Mothers Can’t Win for Losing...

Is it possible to think of your mother without also conjuring up notions of the Great Mother, that archetype so deeply embedded within our cultures and psyches? Richard Stromer doesn’t think so, as he says in his paper, The Good and the Terrible, Exploring the Two faces of the Great Mother: “In exploring the idea of ‘mother,’ it is useful to recognize the existence of both a personal and biographical dimension and a collective and mythic one.”  That mythic mother appears all around us, especially in the stories we consume from an early age.

Fairytale and mythological mothers stay with us because they articulate the qualities that come to define the ideal mother and offer us a yardstick by which to judge our own.  The Great Mother is too often uni-dimensional and uncomplicated, whether dead (Bambi, Cinderella, Snow White), neglectful (Hansel & Gretel), endlessly nurturing and forgiving (Mother Earth), an evil stepmother (Cinderella, Snow White), a good mother/witch (Glenda, of course), a bad mother/witch (Wicked Witch of the West, feminine dark forces in fairytales generally), and my personal fave, just a lil’ bit crazy (Medea).  Occasionally, there is a deviant like Kali, who, according to Stromer, “is also seen by Hindus as taking on the role of terrible goddess whenever other, more gentle, goddesses need to express their destructive natures.”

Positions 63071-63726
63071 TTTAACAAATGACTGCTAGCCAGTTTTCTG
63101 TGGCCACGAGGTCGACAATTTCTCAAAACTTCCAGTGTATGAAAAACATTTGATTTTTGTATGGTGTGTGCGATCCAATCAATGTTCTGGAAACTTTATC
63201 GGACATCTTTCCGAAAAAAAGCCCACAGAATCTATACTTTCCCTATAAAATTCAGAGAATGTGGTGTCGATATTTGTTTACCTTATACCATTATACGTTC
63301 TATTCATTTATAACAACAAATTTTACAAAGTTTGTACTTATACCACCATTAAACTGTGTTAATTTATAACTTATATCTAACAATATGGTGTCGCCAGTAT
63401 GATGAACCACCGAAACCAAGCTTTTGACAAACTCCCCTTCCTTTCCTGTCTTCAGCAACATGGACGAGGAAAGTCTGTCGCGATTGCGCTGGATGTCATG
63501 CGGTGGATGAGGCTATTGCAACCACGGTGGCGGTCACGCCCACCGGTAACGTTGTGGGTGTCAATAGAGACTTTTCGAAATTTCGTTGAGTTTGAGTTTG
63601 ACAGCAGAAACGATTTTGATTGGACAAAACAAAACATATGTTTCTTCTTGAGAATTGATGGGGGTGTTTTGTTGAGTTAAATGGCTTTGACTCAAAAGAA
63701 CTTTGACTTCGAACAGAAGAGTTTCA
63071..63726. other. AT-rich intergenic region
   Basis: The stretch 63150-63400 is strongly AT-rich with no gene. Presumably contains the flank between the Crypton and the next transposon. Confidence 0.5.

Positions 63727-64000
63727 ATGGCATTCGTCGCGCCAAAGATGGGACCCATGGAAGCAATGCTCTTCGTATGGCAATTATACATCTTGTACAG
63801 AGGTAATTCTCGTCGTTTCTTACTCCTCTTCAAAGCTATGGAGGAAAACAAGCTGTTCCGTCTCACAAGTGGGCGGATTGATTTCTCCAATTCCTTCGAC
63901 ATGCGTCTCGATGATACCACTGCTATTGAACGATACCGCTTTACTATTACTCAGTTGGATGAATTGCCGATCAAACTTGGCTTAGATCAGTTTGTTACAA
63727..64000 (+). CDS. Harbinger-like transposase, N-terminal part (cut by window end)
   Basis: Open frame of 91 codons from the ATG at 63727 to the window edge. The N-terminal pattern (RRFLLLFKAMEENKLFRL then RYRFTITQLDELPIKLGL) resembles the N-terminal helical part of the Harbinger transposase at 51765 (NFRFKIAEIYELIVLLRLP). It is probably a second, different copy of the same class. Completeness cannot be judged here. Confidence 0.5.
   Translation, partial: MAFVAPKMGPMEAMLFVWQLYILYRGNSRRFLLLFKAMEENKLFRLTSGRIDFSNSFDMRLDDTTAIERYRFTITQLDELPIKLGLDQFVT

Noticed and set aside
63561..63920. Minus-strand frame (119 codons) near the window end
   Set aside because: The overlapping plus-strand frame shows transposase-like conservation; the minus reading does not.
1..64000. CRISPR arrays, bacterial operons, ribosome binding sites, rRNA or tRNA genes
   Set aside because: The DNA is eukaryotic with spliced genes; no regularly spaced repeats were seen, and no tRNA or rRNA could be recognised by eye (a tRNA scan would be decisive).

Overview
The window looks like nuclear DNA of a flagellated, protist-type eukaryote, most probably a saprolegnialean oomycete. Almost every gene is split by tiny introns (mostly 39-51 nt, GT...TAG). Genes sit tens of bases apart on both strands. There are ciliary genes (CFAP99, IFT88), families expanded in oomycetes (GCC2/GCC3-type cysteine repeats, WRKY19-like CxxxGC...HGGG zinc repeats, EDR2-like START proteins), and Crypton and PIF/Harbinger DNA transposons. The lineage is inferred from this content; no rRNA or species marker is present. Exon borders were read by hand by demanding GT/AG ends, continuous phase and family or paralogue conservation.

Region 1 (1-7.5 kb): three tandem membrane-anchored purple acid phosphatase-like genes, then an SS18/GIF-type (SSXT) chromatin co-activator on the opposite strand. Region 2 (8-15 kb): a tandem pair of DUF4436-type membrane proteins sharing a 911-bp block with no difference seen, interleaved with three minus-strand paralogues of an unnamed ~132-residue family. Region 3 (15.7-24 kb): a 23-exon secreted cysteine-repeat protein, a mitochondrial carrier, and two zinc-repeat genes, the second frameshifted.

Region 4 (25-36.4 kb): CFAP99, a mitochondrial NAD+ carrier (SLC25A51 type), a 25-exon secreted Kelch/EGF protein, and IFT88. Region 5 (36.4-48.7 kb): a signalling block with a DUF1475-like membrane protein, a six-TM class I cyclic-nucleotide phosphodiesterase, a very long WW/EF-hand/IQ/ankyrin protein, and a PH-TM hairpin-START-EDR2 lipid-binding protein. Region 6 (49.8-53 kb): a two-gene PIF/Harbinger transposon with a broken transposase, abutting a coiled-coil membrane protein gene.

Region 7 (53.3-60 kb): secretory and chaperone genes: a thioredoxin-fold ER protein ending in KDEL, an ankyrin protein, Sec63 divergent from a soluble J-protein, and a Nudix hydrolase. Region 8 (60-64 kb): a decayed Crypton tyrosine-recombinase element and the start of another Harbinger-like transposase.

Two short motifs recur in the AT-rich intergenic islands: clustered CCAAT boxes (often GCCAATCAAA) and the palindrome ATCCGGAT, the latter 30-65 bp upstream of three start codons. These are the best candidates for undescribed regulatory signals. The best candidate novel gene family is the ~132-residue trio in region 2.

Our 24 hour news cycle, building on this past-in-the-present, gives us so many more versions: [alleged] killer mothers, mega producing moms, mothers who breastfeed too long, mothers who don’t breastfeed enough, tiger moms, teen moms, teen moms pornography edition, and the list goes on…Can we find any mothers to love because they thwart easy valorizing or vilifying?  Stromer says yes. To wit, “Discovering the archetypal character of the Great Mother who lives in the imagination of each of us also makes possible a different relation to our personal mother. We can forgive her for not being what she could not have been—the transhuman all-giving source… . As we are able to return our mother to her source, to see her in relation to but distinct from the archetype, as its necessarily frail and fallible carrier, we may at last be able to bless what is communicated through her… .”


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